A Force So Swift: Mao, Truman and the Birth of Modern China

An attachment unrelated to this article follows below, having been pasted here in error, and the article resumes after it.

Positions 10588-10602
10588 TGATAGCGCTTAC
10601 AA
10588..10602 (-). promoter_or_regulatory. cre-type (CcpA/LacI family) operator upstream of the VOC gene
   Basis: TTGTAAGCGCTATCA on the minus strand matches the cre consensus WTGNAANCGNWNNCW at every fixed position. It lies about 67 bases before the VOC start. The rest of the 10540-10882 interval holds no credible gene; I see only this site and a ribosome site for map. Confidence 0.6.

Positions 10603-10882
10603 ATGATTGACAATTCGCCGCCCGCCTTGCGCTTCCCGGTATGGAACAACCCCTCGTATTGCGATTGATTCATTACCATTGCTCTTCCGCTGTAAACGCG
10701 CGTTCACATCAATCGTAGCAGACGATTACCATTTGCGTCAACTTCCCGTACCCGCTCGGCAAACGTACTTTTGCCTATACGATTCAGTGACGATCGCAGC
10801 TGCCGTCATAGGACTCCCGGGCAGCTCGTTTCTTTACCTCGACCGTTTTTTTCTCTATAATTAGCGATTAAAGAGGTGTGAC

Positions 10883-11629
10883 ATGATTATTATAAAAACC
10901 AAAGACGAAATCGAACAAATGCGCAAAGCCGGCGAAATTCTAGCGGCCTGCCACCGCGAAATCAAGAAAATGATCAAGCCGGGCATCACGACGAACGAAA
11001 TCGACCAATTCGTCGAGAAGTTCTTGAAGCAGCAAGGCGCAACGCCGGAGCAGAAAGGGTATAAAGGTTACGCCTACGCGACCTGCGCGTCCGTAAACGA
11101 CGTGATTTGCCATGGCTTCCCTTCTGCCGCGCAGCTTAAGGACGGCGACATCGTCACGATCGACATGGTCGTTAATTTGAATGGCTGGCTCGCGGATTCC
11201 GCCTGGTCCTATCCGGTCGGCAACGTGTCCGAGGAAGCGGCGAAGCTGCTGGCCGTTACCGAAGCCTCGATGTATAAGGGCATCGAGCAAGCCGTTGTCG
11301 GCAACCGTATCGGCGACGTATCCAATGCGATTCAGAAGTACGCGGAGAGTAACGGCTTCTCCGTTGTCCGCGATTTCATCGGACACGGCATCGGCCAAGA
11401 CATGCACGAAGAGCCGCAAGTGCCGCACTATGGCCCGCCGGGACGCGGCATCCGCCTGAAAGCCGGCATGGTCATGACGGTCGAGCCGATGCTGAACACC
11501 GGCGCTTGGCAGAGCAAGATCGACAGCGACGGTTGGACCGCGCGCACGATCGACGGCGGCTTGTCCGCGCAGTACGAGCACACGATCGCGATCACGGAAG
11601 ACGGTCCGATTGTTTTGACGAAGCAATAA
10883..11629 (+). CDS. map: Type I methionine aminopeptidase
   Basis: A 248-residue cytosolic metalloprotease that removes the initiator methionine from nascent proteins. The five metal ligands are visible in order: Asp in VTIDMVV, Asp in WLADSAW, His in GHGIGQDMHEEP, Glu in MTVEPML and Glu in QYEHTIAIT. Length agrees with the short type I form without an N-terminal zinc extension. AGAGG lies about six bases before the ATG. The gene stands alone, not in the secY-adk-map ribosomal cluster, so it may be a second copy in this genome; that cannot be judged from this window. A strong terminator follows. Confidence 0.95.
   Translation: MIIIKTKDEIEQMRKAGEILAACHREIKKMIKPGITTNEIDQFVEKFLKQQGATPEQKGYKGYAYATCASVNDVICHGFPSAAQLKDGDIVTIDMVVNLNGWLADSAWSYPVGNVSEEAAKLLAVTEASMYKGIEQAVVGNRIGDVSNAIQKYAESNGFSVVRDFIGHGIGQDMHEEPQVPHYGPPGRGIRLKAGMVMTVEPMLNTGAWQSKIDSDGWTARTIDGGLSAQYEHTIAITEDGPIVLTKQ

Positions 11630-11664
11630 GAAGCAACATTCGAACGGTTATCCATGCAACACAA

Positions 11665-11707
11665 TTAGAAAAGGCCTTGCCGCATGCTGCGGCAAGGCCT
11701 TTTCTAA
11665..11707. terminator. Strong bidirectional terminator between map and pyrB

In early 1949, President Harry S. Truman found himself faced with a looming diplomatic catastrophe–“perhaps the greatest that this country has ever suffered,” as the journalist Walter Lippmann put it. Throughout Spring and Summer, Mao Zedong’s Communist armies fanned out across mainland China, annihilating the rival troops of America’s one-time ally Chiang Kai-shek and taking control of Beijing, Shanghai, and other major cities. As Truman and his aides–including his shrewd, ruthless secretary of state, Dean Acheson–scrambled to formulate a response, they were forced to contend not only with Mao, but also with unrelenting political enemies at home. Over the course of this tumultuous year, Mao would fashion a new revolutionary government in Beijing, laying the foundation for the creation of modern China, while Chiang Kai-shek would flee to the island sanctuary of Taiwan. These events transformed American foreign policy–leading, ultimately, to decades of friction with Communist China, a long-standing U.S. commitment to Taiwan, and the subsequent wars in Korea and Vietnam. Author: Kevin Peraino (Crown Pub, Sept 2017, HC, 400 pp)

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